Associated Press

Report: Derek Jeter, Jeb Bush join forces in their efforts to purchase the Miami Marlins

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A couple of weeks ago reports emerged that Derek Jeter and Jeb Bush were forming competing groups with the intent of purchasing the Miami Marlins. Clark Spencer of the Miami Herald reports today that Jeb and Jetes are joining forces:

The former Florida governor and retired New York Yankees star once were rivals for the Major League Baseball franchise but now have teamed up to try and buy the team, the sources said. They are competing against a New York financier named Wayne Rothbaum, manager of Quogue Capital, a source close to the situation said. It is not known if other would-be suitors of the Marlins remain in the hunt.

Who else may be in the ownership group is unknown, but there are likely some silent and less-famous partners as well. Because while, obviously, Bush and Jeter are wealthy men, the Marlins are likely to sell for over a billion bucks, and that’s more than just pocket change.

Obviously, however, the sale of a Major League Baseball team is not simply the matter of picking the highest bidder. Major League Baseball has to approve of the winning ownership group and there are a lot of business and political factors which come into play with that stuff. Who will play well with the other owners and the league being a primary consideration.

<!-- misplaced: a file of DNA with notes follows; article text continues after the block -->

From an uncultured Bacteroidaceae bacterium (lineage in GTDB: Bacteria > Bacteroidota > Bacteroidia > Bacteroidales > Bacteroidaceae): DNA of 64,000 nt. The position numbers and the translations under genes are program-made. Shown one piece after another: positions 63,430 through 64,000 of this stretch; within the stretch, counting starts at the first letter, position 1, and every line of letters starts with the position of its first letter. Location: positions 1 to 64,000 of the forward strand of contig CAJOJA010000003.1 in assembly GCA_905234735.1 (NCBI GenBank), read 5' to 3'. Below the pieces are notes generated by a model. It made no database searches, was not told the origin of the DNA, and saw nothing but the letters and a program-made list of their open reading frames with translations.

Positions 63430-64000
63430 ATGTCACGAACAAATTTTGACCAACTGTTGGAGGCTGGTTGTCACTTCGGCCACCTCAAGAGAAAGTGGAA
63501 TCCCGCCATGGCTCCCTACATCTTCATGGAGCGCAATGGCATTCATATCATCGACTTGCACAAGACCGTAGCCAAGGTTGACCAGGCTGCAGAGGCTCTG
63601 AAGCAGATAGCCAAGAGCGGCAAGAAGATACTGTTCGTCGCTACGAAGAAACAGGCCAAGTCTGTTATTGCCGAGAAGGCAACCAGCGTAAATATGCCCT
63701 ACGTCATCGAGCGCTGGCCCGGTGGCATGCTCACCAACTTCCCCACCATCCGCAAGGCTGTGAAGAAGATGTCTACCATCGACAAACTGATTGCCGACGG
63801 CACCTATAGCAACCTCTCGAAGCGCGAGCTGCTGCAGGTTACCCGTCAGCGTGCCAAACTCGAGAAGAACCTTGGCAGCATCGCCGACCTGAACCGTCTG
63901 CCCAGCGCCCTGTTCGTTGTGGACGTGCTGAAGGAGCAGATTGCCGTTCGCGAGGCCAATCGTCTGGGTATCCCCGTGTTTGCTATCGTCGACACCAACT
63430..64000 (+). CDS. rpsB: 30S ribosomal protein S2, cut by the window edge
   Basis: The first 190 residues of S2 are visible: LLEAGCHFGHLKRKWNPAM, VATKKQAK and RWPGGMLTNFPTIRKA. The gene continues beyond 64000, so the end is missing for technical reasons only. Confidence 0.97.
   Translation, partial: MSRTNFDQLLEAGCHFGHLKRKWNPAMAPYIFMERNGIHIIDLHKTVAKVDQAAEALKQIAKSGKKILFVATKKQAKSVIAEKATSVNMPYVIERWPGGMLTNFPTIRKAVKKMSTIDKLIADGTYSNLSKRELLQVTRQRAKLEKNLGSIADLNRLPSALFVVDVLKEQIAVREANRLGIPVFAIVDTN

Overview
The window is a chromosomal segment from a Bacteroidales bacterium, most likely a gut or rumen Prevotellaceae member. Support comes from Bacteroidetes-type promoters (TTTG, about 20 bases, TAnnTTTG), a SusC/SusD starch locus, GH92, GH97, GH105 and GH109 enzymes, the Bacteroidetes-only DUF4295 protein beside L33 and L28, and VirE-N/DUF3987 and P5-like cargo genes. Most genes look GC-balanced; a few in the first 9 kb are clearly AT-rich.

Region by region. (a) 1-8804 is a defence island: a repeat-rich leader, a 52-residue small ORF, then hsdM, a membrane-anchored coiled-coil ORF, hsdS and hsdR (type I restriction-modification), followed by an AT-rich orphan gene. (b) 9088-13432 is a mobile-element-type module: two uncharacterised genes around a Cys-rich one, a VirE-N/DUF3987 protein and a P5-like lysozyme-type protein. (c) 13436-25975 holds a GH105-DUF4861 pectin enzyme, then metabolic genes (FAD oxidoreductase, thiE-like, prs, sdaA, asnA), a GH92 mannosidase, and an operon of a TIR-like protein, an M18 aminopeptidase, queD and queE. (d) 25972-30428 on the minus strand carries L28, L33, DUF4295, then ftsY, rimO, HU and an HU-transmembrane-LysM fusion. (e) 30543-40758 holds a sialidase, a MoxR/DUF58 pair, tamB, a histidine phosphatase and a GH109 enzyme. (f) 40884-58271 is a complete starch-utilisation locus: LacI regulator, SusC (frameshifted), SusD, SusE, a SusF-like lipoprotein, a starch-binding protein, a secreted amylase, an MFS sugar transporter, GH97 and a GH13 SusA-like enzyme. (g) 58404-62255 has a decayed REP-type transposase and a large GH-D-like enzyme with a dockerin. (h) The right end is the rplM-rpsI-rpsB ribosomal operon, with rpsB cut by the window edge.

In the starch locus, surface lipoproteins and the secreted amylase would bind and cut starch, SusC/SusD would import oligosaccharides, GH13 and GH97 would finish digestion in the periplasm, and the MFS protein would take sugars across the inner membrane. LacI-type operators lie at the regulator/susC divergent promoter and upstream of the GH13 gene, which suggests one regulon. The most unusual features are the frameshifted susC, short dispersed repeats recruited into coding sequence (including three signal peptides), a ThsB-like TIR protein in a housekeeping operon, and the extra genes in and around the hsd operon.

Given Jeter’s baseball bonafides, Jeb’s political background and, of course, given that his big brother George once owned a baseball team and that his ownership tenure pleased the Powers that Be, one would have to think that if Jetes’ and Jeb’s bid wasn’t the highest, it still might be the most favorable one in the eyes of those Powers that Be.

Indians sign Marc Rzepczynski

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The Cleveland Indians announced this afternoon that they have signed reliever Marc Rzepczynski to a minor league deal and assigned him to Triple-A Columbus.

Rzepczynski was released by the Mariners earlier this month after 18 games in which he allowed nine runs in seven and two-thirds innings. A lot of that damage came at the hands of right-handed hitters, which he probably shouldn’t be facing, so maybe Terry Francona will get some better luck by deploying him a bit more judiciously.

He’s still being paid by the Mariners for the final few months of the two-year, $11 million deal he signed before the 2017 season, so it’s worth it for the Indians to try and see if they can get anything out of him.